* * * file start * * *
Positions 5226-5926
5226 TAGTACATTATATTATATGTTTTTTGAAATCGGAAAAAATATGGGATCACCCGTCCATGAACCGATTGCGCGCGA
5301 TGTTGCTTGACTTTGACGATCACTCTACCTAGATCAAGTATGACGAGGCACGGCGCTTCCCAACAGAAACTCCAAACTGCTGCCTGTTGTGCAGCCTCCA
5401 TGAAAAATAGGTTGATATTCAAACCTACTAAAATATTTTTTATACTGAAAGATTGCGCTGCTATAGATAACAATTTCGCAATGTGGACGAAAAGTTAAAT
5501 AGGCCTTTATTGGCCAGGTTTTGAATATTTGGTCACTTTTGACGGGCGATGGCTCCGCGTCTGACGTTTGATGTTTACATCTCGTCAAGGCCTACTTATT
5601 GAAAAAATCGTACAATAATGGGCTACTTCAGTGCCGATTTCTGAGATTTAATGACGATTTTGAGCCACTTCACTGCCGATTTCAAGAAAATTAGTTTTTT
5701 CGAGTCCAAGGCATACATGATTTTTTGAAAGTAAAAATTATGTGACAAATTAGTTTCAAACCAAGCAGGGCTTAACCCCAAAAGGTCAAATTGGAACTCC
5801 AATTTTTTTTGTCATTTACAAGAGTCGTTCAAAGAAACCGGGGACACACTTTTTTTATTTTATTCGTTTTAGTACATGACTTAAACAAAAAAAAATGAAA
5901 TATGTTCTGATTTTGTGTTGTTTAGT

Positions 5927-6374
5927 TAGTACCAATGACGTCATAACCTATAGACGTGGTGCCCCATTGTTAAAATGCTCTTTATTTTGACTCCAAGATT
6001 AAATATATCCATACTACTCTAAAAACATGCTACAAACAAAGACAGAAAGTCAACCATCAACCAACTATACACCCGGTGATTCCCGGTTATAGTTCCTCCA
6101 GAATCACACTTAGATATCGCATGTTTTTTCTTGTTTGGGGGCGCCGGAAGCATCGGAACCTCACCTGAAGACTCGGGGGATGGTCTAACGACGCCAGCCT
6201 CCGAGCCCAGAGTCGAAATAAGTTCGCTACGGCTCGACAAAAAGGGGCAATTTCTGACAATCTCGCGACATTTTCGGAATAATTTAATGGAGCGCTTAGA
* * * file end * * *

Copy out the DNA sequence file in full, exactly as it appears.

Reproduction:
Positions 5226-5926
5226 TAGTACATTATATTATATGTTTTTTGAAATCGGAAAAAATATGGGATCACCCGTCCATGAACCGATTGCGCGCGA
5301 TGTTGCTTGACTTTGACGATCACTCTACCTAGATCAAGTATGACGAGGCACGGCGCTTCCCAACAGAAACTCCAAACTGCTGCCTGTTGTGCAGCCTCCA
5401 TGAAAAATAGGTTGATATTCAAACCTACTAAAATATTTTTTATACTGAAAGATTGCGCTGCTATAGATAACAATTTCGCAATGTGGACGAAAAGTTAAAT
5501 AGGCCTTTATTGGCCAGGTTTTGAATATTTGGTCACTTTTGACGGGCGATGGCTCCGCGTCTGACGTTTGATGTTTACATCTCGTCAAGGCCTACTTATT
5601 GAAAAAATCGTACAATAATGGGCTACTTCAGTGCCGATTTCTGAGATTTAATGACGATTTTGAGCCACTTCACTGCCGATTTCAAGAAAATTAGTTTTTT
5701 CGAGTCCAAGGCATACATGATTTTTTGAAAGTAAAAATTATGTGACAAATTAGTTTCAAACCAAGCAGGGCTTAACCCCAAAAGGTCAAATTGGAACTCC
5801 AATTTTTTTTGTCATTTACAAGAGTCGTTCAAAGAAACCGGGGACACACTTTTTTTATTTTATTCGTTTTAGTACATGACTTAAACAAAAAAAAATGAAA
5901 TATGTTCTGATTTTGTGTTGTTTAGT

Positions 5927-6374
5927 TAGTACCAATGACGTCATAACCTATAGACGTGGTGCCCCATTGTTAAAATGCTCTTTATTTTGACTCCAAGATT
6001 AAATATATCCATACTACTCTAAAAACATGCTACAAACAAAGACAGAAAGTCAACCATCAACCAACTATACACCCGGTGATTCCCGGTTATAGTTCCTCCA
6101 GAATCACACTTAGATATCGCATGTTTTTTCTTGTTTGGGGGCGCCGGAAGCATCGGAACCTCACCTGAAGACTCGGGGGATGGTCTAACGACGCCAGCCT
6201 CCGAGCCCAGAGTCGAAATAAGTTCGCTACGGCTCGACAAAAAGGGGCAATTTCTGACAATCTCGCGACATTTTCGGAATAATTTAATGGAGCGCTTAGA